- HTLV-1 is a virus that can infect your blood.
- Most people with HTLV-1 have no symptoms.
- Some people will develop adult T-cell leukaemia-lymphoma or HTLV-1 associated myelopathy (HAM).
- Once you have HTLV-1 you have it for life.
- There are things you can do to stop spreading the virus to other people.
What is HTLV-1?
HTLV-1 is a distant relative of the human immunodeficiency virus (HIV) — the virus that causes acquired immunodeficiency syndrome (AIDS). HTLV-1 does not cause AIDS.
Between 5 million and 10 million people in the world are infected with HTLV-1. Infection is most common in:
- The Caribbean
- Central Africa
- The Middle East
- Southern India
- The Seychelles
- Papua New Guinea
- The Solomon Islands
In Australia, HTLV-1 is of greatest concern for Aboriginal and Torres Strait Islander people. Especially those living in in Central Australia and the Kimberly region in Western Australia.
In some Aboriginal Communities, almost 1 in 2 people have the virus.
In Australia, the virus occurs in many Aboriginal populations. It has been found in people living as far apart as the Kimberley region in Western Australia and Cape York in Queensland.
The prevalence of HTLV-I (how many people have the virus) varies. For example, in:
- Central Australia the prevalence is estimated to be up to 14%
- Darwin the prevalence is estimated to be 0.5%
- East Arnhem Land the prevalence is estimated to be close to zero
In non-Aboriginal Australians the virus still appears to be uncommon.
What are the symptoms of HTLV-1?
Most people who have HTLV-1 have no symptoms.
Some other diseases are less clearly associated with HTLV-I. They include:
- some lung diseases
- certain cancers
- eye inflammation
- infective dermatitis
- crusted scabies
- reduced immunity
The health impacts of HTLV-1 are being investigated.
But in a few people, it can lead to either of these 2 diseases:
- adult T-cell leukaemia-lymphoma (ATLL)
- HTLV-1 associated myelopathy (HAM)
Adult T-cell leukaemia-lymphoma is a cancer which affects your blood or lymph nodes.
HTLV-1 associated myelopathy is also known as tropical spastic paraparesis (TSP). It is a chronic disease that affects your spinal cord. It mainly affects people who are over 40 years of age. It causes weakness like multiple sclerosis.
What causes HTLV-1?
You can get HTLV-1 from an infected person by:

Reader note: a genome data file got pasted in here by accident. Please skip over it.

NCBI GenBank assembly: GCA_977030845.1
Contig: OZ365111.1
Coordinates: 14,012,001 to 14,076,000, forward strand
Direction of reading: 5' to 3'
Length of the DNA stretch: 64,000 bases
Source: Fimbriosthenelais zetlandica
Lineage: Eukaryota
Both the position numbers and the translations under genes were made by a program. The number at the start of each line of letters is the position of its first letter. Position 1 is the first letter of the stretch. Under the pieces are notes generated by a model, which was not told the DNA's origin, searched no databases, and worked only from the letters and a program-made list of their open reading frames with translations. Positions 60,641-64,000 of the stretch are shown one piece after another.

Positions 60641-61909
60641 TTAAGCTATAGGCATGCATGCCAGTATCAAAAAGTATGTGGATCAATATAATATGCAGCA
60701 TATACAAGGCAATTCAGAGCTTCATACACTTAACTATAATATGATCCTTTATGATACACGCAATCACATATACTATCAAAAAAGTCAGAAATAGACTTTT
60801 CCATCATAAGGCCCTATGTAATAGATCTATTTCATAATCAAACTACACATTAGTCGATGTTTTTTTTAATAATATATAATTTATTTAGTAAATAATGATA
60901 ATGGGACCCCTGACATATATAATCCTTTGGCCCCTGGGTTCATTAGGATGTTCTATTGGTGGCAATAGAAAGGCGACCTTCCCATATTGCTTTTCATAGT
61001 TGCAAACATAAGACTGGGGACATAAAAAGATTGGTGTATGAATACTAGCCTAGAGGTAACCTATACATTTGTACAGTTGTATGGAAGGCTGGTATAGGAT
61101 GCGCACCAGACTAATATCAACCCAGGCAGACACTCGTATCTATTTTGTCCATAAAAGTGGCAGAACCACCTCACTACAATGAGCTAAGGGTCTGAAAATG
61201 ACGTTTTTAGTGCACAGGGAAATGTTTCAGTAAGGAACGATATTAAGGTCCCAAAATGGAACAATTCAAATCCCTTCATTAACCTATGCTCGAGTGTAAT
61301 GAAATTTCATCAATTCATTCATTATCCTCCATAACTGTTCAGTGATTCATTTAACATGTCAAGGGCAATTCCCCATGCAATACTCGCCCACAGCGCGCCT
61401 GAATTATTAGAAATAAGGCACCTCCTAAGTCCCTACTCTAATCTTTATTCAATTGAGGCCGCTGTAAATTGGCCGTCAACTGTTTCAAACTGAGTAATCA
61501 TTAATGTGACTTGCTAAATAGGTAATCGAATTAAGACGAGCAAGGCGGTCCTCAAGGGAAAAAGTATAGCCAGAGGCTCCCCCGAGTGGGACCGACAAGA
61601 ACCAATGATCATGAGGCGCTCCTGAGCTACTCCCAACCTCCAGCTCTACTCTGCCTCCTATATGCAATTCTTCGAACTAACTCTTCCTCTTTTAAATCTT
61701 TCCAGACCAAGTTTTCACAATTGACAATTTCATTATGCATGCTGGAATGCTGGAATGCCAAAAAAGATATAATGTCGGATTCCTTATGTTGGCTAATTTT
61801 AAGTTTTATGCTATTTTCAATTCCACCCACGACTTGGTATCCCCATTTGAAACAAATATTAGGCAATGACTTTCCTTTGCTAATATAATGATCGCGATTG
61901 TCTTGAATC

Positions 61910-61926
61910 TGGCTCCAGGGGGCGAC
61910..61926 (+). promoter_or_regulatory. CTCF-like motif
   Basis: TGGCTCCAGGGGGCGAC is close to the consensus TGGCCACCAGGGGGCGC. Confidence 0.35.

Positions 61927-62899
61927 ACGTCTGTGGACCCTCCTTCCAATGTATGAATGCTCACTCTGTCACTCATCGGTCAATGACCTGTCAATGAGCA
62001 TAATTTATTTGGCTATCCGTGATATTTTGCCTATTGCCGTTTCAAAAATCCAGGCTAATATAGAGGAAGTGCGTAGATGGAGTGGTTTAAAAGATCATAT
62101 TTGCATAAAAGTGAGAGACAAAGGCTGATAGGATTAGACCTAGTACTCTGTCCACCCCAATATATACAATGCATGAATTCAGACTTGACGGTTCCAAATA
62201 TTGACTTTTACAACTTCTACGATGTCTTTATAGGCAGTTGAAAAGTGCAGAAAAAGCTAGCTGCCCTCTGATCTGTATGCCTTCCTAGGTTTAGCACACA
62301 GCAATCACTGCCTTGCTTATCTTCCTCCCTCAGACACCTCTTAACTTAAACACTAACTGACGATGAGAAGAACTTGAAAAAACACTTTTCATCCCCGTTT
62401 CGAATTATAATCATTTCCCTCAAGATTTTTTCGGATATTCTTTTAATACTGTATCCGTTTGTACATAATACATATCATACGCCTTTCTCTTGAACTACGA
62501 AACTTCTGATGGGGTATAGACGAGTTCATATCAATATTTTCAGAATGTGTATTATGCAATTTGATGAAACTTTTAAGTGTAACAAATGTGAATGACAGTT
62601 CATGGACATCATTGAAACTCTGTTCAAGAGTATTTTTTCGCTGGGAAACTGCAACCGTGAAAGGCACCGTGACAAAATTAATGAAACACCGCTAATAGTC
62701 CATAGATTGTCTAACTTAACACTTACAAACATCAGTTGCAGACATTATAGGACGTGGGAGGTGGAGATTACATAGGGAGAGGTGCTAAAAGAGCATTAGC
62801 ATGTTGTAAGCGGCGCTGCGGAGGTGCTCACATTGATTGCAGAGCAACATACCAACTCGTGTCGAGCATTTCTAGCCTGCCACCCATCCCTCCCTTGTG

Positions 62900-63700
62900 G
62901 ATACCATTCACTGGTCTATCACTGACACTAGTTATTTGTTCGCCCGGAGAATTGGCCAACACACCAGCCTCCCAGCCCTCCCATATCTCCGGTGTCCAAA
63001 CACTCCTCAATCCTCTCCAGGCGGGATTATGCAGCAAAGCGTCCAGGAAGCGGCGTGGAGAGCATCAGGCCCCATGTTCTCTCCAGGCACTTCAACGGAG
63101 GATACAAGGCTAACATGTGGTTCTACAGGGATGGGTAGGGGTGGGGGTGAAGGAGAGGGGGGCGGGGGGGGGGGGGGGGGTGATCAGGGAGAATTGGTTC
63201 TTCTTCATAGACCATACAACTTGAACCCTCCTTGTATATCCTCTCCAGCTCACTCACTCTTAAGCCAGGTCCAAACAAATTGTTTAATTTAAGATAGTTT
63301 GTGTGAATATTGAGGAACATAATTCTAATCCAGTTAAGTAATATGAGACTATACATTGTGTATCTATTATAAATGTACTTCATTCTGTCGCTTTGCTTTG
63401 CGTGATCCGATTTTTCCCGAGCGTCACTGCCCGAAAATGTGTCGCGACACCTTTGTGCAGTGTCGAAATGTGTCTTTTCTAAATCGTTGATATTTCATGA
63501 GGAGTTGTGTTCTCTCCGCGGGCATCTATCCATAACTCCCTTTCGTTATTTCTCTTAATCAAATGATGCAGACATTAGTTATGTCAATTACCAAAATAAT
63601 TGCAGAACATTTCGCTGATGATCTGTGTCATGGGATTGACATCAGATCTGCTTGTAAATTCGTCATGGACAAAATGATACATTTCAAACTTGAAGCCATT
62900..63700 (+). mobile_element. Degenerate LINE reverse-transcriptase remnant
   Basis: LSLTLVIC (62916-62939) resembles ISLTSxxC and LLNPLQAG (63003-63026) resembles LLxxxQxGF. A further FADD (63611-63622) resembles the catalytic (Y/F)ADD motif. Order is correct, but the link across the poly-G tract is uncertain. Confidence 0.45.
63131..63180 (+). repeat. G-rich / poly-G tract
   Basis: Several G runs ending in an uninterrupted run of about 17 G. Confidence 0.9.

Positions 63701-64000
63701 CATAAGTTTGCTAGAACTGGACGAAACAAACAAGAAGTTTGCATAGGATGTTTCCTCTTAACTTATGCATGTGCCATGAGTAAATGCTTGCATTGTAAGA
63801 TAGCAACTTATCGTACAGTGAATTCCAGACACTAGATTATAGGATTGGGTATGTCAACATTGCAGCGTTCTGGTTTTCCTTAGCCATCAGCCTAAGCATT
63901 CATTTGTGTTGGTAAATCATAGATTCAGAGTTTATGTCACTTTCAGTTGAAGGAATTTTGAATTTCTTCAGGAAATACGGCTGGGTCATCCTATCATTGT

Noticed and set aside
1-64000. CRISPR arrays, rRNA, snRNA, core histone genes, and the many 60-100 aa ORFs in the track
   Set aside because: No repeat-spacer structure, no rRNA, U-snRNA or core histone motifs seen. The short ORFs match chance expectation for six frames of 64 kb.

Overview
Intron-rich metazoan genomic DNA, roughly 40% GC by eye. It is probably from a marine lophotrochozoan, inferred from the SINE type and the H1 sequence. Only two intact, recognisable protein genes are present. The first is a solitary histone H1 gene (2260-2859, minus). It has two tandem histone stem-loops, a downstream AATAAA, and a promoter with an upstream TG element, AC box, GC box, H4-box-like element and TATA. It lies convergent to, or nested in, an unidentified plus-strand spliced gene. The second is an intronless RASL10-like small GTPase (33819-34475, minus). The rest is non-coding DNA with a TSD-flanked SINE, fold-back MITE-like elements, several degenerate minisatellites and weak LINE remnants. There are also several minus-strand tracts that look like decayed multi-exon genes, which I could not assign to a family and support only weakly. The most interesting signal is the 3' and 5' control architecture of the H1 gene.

- having unprotected sex
- sharing needles
You can’t catch HTLV-1 from:
- shaking hands
- sharing a glass
How is HTLV-1 diagnosed?
HTLV-1 is usually found using a blood test to detect antibodies to the virus.
Many people have no symptoms. You may only find out that you have the virus when you have a blood test.
Australian blood donor centres screen blood for HTLV-1 infection.
How is HTLV-1 treated?
There is no specific treatment for HTLV-1.
Treatment is available for some of the complications of HTLV-1.
Can HTLV-1 be prevented?
Once you have HTLV-1, you can pass it on to other people for the rest of your life.
There is currently no vaccine against HTLV-1.
You can lower the chance of passing on or getting the HTLV-1 virus by:
- practising safe sex — such as using a condom
- not sharing needles
- not donating blood if you have the virus
You can breastfeed your baby and not pass on HTLV-1 by freeze-thawing your breast milk. Talk to a midwife, nurse or doctor with experience with HTLV-1 infection.
Diseases caused by HTLV-1
It can take between 10 years and 40 years after infection with HTLV-1 for these diseases to happen.
Adult T-cell leukaemia-lymphoma
Adult T-cell leukaemia-lymphoma is a type of cancer. It happens when your white blood cells multiply too quickly.
Adult T-cell leukaemia-lymphoma happens:
- in 1 in 20 people who are infected with HTLV-1
- mostly in people who were infected with HTLV-1 as babies
Adult T-cell leukaemia-lymphoma usually happens later in life.
There are 4 sub-types of adult T-cell leukaemia/lymphoma. Your symptoms will depend on the type you have.
Symptoms typically are:
- swollen lymph nodes
- skin rash
- a swollen liver and spleen (may cause bloating and a painful stomach)
- fevers and night sweats
HTLV-1 associated myelopathy/tropical spastic paraparesis
Only a few people with HTLV-1 infection will develop HAM/TSP — less than 3 in 100 people.
- progressive muscle weakness in the legs
- muscle stiffness and spasms
- lower back pain
- not being able to control your bladder (wee) or bowels (poo)
In people with HTLV-1, some infections such as roundworm and scabies can be worse.
There are some other illnesses that are associated with HTLV-1. These are:
- HTVL-1 associated uveitis (HAU)
- infective dermatitis and seborrheic dermatitis
- bronchiectasis, bronchitis and bronchiolitis
- Sjögren’s syndrome
- rheumatoid arthritis
- ulcerative colitis
Resources and support
You can find out more about blood cancer on the Leukaemia Foundation website.
You can also call the healthdirect helpline on 1800 022 222 (known as NURSE-ON-CALL in Victoria). A registered nurse is available to talk with 24 hours a day, 7 days a week.
Learn more here about the development and quality assurance of healthdirect content.
Last reviewed: November 2022